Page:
Jennifer has worked in the NHS for over 12 years and has a rich portfolio of both clinical and operational experience. Her time spent working as midwife grew her passion for ensuring high standards of care for patients and a positive working environment for staff. She has worked at both regional and national level and also has experience from NHS Supply Chain. Jennifer has ample experience of project management and is working on the Digital Social Care programme.
Tyler Smith – Improvement Support Manager
Tyler is a Digital Improvement Support Manager currently project managing the implementation of the Proxy Ordering of Repeat Medications in Care Homes project, as well as supporting the implementation of other regional Digital Social Care Programmes and the London COVID Remote Monitoring Programme. Tyler has a background in health, having trained as a Dietitian and has previously worked in management consulting on various health, ageing and human services projects across the Australian Federal Government.
Sarah currently works in the Health and Care in the Community Cell as a Digital Improvement Support Manager for the DSPT Programme. Sarah has extensive experience in a range of settings including primary care, Trustees, charities, CCGs, and non-departmental public bodies in healthcare. Consequently, she has a comprehensive understanding of multiple systems. Sara’s expertise in stakeholder management and facilitation enables system partners to resolve issues together.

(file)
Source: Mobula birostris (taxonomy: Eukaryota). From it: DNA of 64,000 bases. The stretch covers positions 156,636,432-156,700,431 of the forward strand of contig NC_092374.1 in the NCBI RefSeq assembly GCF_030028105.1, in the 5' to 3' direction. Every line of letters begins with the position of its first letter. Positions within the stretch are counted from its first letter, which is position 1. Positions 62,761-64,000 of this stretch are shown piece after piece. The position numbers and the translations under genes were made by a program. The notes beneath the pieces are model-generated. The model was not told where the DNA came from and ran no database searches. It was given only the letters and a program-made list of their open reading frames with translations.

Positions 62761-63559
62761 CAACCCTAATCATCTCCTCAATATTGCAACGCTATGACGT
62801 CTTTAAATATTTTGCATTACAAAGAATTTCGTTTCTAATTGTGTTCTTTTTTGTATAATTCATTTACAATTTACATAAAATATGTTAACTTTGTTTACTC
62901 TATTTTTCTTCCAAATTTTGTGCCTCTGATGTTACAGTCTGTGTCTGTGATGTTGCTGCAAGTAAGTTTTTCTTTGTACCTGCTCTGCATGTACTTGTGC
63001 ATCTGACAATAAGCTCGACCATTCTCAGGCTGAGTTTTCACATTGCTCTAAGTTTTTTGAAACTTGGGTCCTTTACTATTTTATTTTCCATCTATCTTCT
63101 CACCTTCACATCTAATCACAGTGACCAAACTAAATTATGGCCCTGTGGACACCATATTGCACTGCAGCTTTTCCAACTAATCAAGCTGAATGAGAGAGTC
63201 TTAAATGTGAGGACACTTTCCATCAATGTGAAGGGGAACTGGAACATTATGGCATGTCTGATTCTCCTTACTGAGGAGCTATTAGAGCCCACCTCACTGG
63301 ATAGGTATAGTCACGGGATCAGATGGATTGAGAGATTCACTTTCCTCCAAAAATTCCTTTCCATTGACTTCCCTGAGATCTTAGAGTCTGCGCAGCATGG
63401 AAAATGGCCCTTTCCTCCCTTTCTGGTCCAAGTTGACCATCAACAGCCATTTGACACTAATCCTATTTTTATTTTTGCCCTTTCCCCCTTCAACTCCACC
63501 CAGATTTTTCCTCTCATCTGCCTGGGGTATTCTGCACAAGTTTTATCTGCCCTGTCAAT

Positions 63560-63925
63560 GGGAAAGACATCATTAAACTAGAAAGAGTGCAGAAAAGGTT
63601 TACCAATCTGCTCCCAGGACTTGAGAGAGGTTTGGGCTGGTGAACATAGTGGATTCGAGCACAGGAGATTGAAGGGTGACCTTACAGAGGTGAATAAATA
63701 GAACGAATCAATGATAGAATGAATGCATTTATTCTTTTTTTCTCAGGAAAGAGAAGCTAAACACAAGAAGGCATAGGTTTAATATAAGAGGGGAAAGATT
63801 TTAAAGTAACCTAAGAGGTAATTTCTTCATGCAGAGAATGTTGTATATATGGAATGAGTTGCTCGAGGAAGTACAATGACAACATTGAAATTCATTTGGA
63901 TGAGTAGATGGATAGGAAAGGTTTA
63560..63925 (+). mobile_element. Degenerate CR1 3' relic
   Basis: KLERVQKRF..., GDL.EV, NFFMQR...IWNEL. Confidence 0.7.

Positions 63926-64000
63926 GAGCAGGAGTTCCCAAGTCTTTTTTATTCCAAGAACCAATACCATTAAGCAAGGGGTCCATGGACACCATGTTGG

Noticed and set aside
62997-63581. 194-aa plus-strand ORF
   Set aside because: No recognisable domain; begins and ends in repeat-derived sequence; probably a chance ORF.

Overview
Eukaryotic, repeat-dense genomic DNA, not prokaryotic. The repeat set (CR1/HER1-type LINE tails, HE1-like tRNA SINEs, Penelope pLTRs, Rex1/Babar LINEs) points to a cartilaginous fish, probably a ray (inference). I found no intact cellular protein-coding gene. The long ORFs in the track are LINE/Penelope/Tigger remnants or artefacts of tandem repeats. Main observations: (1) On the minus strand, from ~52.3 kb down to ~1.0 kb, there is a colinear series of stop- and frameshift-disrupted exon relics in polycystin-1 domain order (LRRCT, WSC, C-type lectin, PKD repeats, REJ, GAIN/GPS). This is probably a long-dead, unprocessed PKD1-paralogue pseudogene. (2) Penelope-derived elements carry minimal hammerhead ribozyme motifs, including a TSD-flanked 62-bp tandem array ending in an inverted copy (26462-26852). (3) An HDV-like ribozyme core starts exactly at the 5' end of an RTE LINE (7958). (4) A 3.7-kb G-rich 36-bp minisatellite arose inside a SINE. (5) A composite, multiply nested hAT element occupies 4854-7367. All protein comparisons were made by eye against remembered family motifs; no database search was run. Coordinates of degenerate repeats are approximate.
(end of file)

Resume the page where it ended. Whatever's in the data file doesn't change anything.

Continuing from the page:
Dan is the regional lead for Anticipatory Care, part of the national Ageing Well programme. He is also one of the team’s PMO leads. Dan has worked on several programmes within the team, and still supports our care homes and domiciliary care workstreams. Dan has performed operational and strategic roles in the NHS, working with a range of non-NHS partners such as local authorities, schools and the voluntary sector, so has a broad understanding of systems. His stakeholder management and facilitation skills enable system partners to address issues together.
Yasir is a Project Support Officer working on Anticipatory Care, Catheter Pathways and vaccination information for Care Homes and Domiciliary Care providers, as well as PMO for the team. Yasir previously worked at St George’s Hospital for 5 years within Oncology, Breast and Cardiology in service management.
Andre leads on London region’s Better Care Fund (BCF) Programme, which runs in partnership with Transformation Partners in Health and Care’s UEC Improvement team, as well as London ADASS, and other regional programmes. The BCF supports integration between health and social care at local level. Andre worked with Surrey Council in Adult Social Care and Public Health. Prior to this he’s worked as a researcher at Greenpeace, a monitor for African conflict, and fleet operations at Streetcar in its early days (now Zipcar). He’ll happily talk you at length about health and care integration.
Nicole Valenzuela-Sotomayor – Better Care Fund Support Manager